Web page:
45 minutes after diving under the ice into the frigid water of the Arctic, Paul Nicklen's body starts uncontrollably shivering.

He can't feel his fingers — or the camera in his hands — at all. The only way he knows he's actually taking pictures is to watch his finger hit the shutter button on the camera.

But he keeps pressing on, taking photos, until the early stages of hypothermia start to set in and everything starts to slow down. That's when he knows it's probably time to wrap up the shoot.

Keep Reading Show less
Heroes
True
Barilla

Even after half a lifetime studying polar bears in some of Earth's least hospitable climates, Andrew Derocher still gets nervous trying to tag a 1,000-pound bear on a frozen slab of ice in the open water.

"[The bears] are not worried about being out there, but it’s just not good enough for us," he says.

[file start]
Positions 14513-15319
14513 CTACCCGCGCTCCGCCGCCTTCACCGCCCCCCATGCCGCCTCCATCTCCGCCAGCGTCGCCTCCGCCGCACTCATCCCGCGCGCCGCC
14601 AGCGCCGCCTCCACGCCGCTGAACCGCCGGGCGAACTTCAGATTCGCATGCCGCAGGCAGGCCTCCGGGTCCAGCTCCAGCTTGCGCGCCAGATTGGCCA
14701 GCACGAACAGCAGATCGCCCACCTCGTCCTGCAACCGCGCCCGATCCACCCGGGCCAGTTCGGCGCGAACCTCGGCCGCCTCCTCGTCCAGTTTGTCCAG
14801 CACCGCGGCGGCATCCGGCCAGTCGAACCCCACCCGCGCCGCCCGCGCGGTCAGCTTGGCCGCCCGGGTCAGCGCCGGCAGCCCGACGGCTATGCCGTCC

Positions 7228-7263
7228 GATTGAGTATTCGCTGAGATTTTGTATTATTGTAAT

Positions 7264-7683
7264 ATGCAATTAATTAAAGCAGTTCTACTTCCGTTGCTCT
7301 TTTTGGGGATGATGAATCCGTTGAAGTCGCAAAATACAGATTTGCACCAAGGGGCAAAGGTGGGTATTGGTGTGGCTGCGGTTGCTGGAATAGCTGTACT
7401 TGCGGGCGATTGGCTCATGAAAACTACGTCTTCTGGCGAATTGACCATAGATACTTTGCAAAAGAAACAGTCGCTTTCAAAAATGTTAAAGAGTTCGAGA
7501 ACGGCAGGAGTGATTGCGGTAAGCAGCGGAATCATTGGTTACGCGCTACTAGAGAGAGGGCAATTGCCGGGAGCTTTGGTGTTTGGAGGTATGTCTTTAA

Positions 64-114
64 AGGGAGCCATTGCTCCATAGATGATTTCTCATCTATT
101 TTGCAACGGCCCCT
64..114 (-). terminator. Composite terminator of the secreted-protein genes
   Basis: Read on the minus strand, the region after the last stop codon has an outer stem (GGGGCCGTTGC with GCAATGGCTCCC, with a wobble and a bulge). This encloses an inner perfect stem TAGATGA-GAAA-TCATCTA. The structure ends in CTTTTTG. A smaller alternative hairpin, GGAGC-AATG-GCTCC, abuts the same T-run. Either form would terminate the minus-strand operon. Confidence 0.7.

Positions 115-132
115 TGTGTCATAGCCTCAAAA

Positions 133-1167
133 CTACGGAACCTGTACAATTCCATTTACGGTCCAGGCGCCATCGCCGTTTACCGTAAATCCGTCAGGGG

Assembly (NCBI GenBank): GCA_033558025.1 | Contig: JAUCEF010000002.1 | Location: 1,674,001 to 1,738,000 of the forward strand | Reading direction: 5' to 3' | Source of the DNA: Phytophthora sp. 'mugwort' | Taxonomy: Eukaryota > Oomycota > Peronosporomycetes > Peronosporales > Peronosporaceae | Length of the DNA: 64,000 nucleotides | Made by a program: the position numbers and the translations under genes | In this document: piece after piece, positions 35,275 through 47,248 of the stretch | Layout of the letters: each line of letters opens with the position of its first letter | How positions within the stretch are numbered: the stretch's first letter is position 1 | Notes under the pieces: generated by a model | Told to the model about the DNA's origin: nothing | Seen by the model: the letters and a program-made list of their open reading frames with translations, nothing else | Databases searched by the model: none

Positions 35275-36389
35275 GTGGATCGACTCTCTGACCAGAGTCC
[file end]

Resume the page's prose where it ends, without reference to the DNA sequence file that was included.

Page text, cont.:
Photo by Andrew Derocher.

Keep Reading Show less
Heroes

When Richard Krishfield began his career fixing office equipment, he had no idea it would take him to the ends of the Earth.

Then, in 1986, Krishfield, who had spent years working on computers and electronics for businesses, was asked down to the Woods Hole Oceanographic Institute (WHOI) in Massachusetts to work on one of their instruments — a conductivity, temperature, and depth (or CTD) device that collects data from its seat on the ocean floor.

It wasn't the work Krishfield was used to, but it offered an intriguing promise of adventure.

Keep Reading Show less
Most Shared

Fasten your seat belts and, uh, put on your snow jackets. A new world speed record has been set.

That's because on Christmas Day 2015, the Russian icebreaker Vaygach completed a journey along the north coast of Siberia — a trip known as the Northern Sea Route — in just seven and a half days.

Which, for a boat that looks like this:

Keep Reading Show less
Heroes